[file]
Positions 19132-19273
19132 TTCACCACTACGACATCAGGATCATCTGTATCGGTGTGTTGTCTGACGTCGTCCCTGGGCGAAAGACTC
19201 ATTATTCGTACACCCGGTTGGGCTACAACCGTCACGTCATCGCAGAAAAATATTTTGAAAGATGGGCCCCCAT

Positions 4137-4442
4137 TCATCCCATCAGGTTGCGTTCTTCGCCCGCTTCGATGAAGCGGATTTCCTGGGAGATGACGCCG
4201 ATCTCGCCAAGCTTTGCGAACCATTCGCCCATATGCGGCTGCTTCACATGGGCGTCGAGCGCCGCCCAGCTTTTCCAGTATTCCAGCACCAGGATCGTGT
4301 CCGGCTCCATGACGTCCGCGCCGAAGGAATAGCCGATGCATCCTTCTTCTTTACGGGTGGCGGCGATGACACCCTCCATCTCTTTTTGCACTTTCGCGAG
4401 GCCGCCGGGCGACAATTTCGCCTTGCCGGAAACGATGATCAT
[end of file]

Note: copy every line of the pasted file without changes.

Positions 19132-19273
19132 TTCACCACTACGACATCAGGATCATCTGTATCGGTGTGTTGTCTGACGTCGTCCCTGGGCGAAAGACTC
19201 ATTATTCGTACACCCGGTTGGGCTACAACCGTCACGTCATCGCAGAAAAATATTTTGAAAGATGGGCCCCCAT

Positions 4137-4442
4137 TCATCCCATCAGGTTGCGTTCTTCGCCCGCTTCGATGAAGCGGATTTCCTGGGAGATGACGCCG
4201 ATCTCGCCAAGCTTTGCGAACCATTCGCCCATATGCGGCTGCTTCACATGGGCGTCGAGCGCCGCCCAGCTTTTCCAGTATTCCAGCACCAGGATCGTGT
4301 CCGGCTCCATGACGTCCGCGCCGAAGGAATAGCCGATGCATCCTTCTTCTTTACGGGTGGCGGCGATGACACCCTCCATCTCTTTTTGCACTTTCGCGAG
4401 GCCGCCGGGCGACAATTTCGCCTTGCCGGAAACGATGATCAT